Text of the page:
The Never-Ending Apple Wars of Summer

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The dynamics between the kids on Abbott Parkway were complex. There was always this “boys against girls” thing.

It started in school. By fourth grade, it got to where boys intercepted notes girls tried to pass to one another. Sometimes the boys would read them. Sometimes the boys would pass them to our teacher, Miss Powell. Miss Powell didn’t take too kindly to note passing.

This tension spilled over to the neighborhood. Several girls from our grade played on the Continue Reading “The Never-Ending Apple Wars of Summer”

Simple Summer Mornings In The Years B.C. (‘Before Chili’)

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If the summers of Dortmund Circle were filled with sports of all sorts, flingable fruit filled the summers of Abbott Parkway. That wasn’t the only difference.

While nearly all the kids my age on Dortmund Circle were boys, girls dominated the peerage on Abbott Parkway. There were a lot more kids on Abbott Parkway, in part because the street was twice as long. That length also changed our venues of play.

On Dortmund Circle, all us guys lived within a few houses of each other. Our playing fields (mostly the street and our driveways) lay right outside our doors. Given its substantial length and the location of most of the kids, Abbott Parkway presented a different avenue to fun.Continue Reading “Simple Summer Mornings In The Years B.C. (‘Before Chili’)”

Ground Control To Commander Tom

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You hear stories from older generations about having to “walk a mile back and forth to school each day… in a snowstorm… and it was uphill both ways!”

Well, truth be told, for my brother and me, it was just under a half mile each way. Four-tenths of a mile from our house at the end of the street (187 Abbott Parkway) all the way up to the school bus stop at the corner of South Park Ave, then a narrow two lanes.

Living in Blasdell meant we were in the crosshairs of the lake effect snow machine south of Buffalo, so you could bet your bottom dollar we often walked during snowstorms. And rainstorms. And thunderstorms. And thundersnow. And even hot (almost) summer days towards the end of the school year. Yeah, mom made sure we always dressed for the Continue Reading “Ground Control To Commander Tom”

A Memory of Frank Ricci

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You probably never heard of Frank Ricci.

You probably never met Frank Ricci.

But I have and I did. He is among the thousand points of light that have illuminated my life. This is my salute to him. As you read this, I’m confident you may find some familiar tidbits that you didn’t expect to be there. I promise you, before you come to the end of this column, you’ll discover why.

Francesco “Frank” Ricci was born in the mountains south of Rome, Italy on February 10, 1935. He immigrated to America in 1959 after marrying his wife Teresa. Teresa DeAngelis grew up on Abbott Parkway in Blasdell, New York. I grew up on Abbott Parkway, only many years later.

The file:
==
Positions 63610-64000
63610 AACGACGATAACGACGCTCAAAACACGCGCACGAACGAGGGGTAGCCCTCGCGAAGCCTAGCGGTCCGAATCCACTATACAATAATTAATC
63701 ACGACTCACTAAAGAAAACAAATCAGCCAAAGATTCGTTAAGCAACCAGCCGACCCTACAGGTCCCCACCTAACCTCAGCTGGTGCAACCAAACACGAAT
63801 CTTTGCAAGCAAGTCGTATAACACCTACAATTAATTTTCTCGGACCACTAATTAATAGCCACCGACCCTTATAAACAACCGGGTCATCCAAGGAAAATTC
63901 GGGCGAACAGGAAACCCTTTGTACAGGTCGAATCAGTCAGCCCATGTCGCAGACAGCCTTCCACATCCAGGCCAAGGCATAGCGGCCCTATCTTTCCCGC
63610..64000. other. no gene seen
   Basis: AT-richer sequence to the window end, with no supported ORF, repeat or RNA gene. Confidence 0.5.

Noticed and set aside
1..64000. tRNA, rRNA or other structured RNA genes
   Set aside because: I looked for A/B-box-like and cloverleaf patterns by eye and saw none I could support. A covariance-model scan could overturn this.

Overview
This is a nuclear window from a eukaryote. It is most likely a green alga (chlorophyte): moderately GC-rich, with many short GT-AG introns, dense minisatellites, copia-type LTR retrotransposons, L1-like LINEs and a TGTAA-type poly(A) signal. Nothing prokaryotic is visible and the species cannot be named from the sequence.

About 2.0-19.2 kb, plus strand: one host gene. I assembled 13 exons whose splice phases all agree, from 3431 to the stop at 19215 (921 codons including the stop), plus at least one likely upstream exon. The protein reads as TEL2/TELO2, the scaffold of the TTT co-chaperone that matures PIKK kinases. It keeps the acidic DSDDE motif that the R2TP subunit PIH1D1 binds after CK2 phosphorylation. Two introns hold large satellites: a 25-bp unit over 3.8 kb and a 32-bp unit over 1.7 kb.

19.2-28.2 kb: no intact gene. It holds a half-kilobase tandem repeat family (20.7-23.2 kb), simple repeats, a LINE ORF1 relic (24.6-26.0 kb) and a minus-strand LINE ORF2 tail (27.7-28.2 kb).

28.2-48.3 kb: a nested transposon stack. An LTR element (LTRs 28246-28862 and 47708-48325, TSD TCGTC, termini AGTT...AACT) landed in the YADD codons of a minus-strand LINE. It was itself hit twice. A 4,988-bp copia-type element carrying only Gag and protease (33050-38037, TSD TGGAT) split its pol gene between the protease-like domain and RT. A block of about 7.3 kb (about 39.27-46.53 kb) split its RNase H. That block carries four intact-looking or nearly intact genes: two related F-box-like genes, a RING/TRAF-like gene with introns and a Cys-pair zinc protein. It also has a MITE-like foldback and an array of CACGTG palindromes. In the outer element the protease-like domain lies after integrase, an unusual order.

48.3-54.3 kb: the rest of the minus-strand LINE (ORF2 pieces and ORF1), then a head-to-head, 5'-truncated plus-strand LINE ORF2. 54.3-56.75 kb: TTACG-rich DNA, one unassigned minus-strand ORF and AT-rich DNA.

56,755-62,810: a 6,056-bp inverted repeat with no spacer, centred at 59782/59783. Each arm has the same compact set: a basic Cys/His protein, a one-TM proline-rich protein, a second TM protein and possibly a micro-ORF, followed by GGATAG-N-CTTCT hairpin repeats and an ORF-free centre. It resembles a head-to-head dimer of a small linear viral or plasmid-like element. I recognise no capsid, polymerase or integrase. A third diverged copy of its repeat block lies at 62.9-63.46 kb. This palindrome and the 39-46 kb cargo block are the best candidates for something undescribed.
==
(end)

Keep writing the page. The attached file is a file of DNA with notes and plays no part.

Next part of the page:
I remember much about growing up on Abbott Parkway. On the other hand, I don’t Continue Reading “A Memory of Frank Ricci”

If You’re Not Guilty, Don’t Act Like It

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In elementary school we walked a half mile each day to the bus stop at the top of the street. There were about twenty kids at that bus stop (this was during the peak baby boomer years, so it wasn’t unusual for one street to produce twenty elementary school kids). There were two sets of boys. The older boys and us (me, my brother Kenny, my best friend Angelo and his brother Markie). There was also this quite younger boy, Johnny, who desperately wanted to be like us (not the older boys, for even he realized that was too much a leap). We shunned him, as older kids are wont to do with younger kids, but we didn’t bully him like the older boys did to us (to see how I ultimately defeated these bullies – without any need for physical violence – see “Terror at the School Bus Stop – A True Life Story,” Mendon-Honeoye Falls-Lima Sentinel, January 11, 1990). As a result, Continue Reading “If You’re Not Guilty, Don’t Act Like It”

Strawberry Fields Forever – An Ode to Kenny

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Kenneth P. Carosa
11/2/1961 – 6/18/2017

This is the first of four parts of an older brother’s eulogy to a beloved younger brother.

I remember a bright summer day in late June. The sweet smell of acres upon acres of Queen Anne’s Lace, daisies, and the occasional black-eyed Susan surrounded us as we ventured into the bountiful fields of wild strawberries. The broad undeveloped lots just to the south of Highland Parkway rolled as far as the eye could see.

And with the weed trees then mere young saplings, the eye could see pretty far. We often tested our vision on clear August days. Me, Kenny, Angelo and Markie would hike deep into these virgin woods, being careful to remain within sight of civilization as we knew it. We walked just far enough so we could see the Hamburg Fair’s Double Ferris Wheel spin silently just on the edge of the horizon.

But while those late summer days were for friends, the first days of summer meant the strawberries were ripening. No one cared more about this abundant fruit except for my mother, me, and Kenny… and perhaps a few small animals. Each summer my mother would Continue Reading “Strawberry Fields Forever – An Ode to Kenny”

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